Project MLC [Mid-Life Crisis]

Mid-Season Report, Part II

Published in the February 2011 Issue February 2012 Feature Ryan Harris Viewed 1202 time(s)

Project Mid-Life Crisis is exceeding our expectations as a means of escaping the reality of adulthood. If you need a refresher, here's what we've done: We picked up a 2011 Polaris Pro RMK 155 in mid-October. During the Intermountain Snowmobile Show in Sandy, UT, in October, the sled received a Boondocker pump gas turbo system complete with Electronic Boost Control, Skinz Protective Gear AirFrame seat and front and rear bumpers, an ArcticFX wrap, SLP Powder Pro skis and a handful of powder coated parts. Three weeks later at the Idaho Snowmobile Show in Boise, the modified Polaris got a Holz Racing Products front end with Fox Float Evol shocks. Timbersled Products installed a rear arm kit, which is now being swapped out for a full Mtn Tamer rear suspension. RSI Racing installed a set of 5-inch rise handlebars (2-inches lower than stock); bar heaters and gel wrap grips.

The sled has been on the snow every week since late October, and we've worked through whatever bugs that have risen on Project Mid-Life Crisis, from suspension setup to alimony payments.

Late-season changes to the sled include the new full Mtn Tamer rear suspension from Timbersled and the installation of Redneck Racing's Gizmo, a bypass thermostat. Boondocker has also upgraded the programming for the turbo to the new 3D mapping.

We've also given the sled a good beating for the last three months, though not intentionally. There was a rock garden in Colorado that left its mark on the running board and edge rail and claimed some track lugs. It rolled on a big slope in Cabin Creek in Montana, but its rider was selfless enough to never let go and the sled only went over his body once when it could easily have gone over a dozen times. We're tree riders, and Project MLC has become one with trees. In fact, bits of the wrap, grips, bumper, side panels and skis have been modified with wood accents. We've bent one set of handlebars, twisted one ski to the point where it won't come back in and turned the running boards into tweaked, dented, oil-can popping ribs of sharp aluminum that cake on snow and ice. For that, we've turned to Better Boards for a solution.



Boondocker broke into something new early this year with its 3D programming for the Pro RMK turbo. Fuel control has typically been limited to two parameters: RPM and throttle position or boost pressure and throttle position. But now Boondocker is able to tune on all three parameters, boost, RPM and throttle position. The 3D programming lets the Pro RMK run up to 12 psi boost pressure on the stock injectors. It's been a breakthrough in tuning for Project Mid-Life Crisis. The sled runs like a stock Pro RMK on the bottom end and throttle response is super-crisp. And the power delivery is broad and very rideable. After all, it is a tree sled, so it must be quick and controllable.



The Redneck Racing Gizmo is designed to bypass the tunnel coolers when the engine is warm but the water in the tunnel is cool, like when you've been riding and stop for a drink. The water in the tunnel coolers can drop about 80 degrees lower than the water in the cylinders. So when you fire the sled back up, that cooler water starts circulating around the hot metal in the cylinders. It (cold shock) can cause the cylinder to shrink around the piston and scuff the piston. The Gizmo's internal thermostat closes off the tunnel coolers from the rest of the cooling system and slowly bleeds the cool water from there into the operating-temperature water in the engine part of the system. The cooling system's operating temperature also raises about 15 degrees over what the stock cooling system runs at, so the tunnel stays cleaner and lighter.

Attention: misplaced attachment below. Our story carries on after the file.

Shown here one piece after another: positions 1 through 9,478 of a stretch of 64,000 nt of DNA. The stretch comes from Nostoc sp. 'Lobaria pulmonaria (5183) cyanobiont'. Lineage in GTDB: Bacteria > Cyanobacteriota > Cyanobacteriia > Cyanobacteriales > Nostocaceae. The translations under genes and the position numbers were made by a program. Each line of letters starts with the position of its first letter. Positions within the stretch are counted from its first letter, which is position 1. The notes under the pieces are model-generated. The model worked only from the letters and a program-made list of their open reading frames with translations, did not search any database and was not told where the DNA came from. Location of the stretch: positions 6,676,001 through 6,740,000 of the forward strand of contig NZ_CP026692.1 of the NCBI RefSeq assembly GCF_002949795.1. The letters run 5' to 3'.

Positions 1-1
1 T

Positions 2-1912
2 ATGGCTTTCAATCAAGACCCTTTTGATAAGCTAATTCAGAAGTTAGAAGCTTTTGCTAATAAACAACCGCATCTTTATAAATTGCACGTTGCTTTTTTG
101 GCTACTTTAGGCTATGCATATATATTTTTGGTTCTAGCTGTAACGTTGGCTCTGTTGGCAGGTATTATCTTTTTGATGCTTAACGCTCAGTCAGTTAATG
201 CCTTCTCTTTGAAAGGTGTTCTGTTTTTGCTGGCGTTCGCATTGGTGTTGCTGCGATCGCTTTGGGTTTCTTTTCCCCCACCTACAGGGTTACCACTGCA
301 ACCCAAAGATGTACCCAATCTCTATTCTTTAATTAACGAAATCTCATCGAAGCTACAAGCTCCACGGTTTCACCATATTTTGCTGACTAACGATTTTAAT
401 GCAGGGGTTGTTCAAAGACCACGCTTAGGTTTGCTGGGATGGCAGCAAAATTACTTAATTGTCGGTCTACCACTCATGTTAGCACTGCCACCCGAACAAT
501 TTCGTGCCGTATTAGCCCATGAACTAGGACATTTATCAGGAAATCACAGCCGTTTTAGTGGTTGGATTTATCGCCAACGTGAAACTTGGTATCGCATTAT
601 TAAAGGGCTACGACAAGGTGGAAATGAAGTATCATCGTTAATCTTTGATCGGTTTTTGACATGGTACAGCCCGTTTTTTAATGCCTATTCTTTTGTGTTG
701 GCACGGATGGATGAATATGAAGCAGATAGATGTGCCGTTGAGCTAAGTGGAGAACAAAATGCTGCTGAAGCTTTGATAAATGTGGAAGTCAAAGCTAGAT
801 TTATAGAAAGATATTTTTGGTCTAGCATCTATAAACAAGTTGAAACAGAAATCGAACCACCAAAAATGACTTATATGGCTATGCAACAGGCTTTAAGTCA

While we were waiting for Timbersled to finalize its 2011 Mtn Tamer skid specs, we ran Project MLC around on the stock rear suspension with a Fox Zero Pro front arm shock and a Fox Float Evol rear arm shock. The Float Evols are lighter than the Walker Evans coil over shocks. And we were able to dial in a plush ride with great bottoming resistance through adjusting air pressure in the shock's main chamber and the Evol chamber, and adjusting the rebound damping clicker. The main chamber pressure determines the ride quality of the shock, so that pressure is low compared to the pressure in the Evol chamber.



Timbersled has long had one of the lightest rear suspension packages available, and the 2011 version of the Mtn Tamer skid comes with updates and new options. There are three shock packages to choose from: Fox Float, Fox Float X and Exit Shocks by ZBroz Racing. The Mtn Tamer skid is coupled, which should be a good feature for the turbo setup we're running on the Pro. On the stock skid, we've experienced a little too much weight transfer. We don't want any kind of ski pressure or heavy steering on it, but we're looking for a setup that can keep the transfer in check. Our Timbersled skid was set to be installed just days after this story went to press, so we'll have that full report in the next update.



Same goes for the Better Boards. While we've used them before and know how well they work for snow evacuation, we're more anxious to try them this year. Better Boards has a new design with a lower profile, so that the boards don't raise your feet to the same height as the edge roll. We think that this new design along with Better Boards' superior snow evacuation will give us better rider control on Project Mid-Life Crisis.

Keep up to date with Project Mid-Life Crisis on the SnoWest forums in the General Snowmobiling section. We'll have the full project wrap-up in this Fall's issue of Mod-Stock. 

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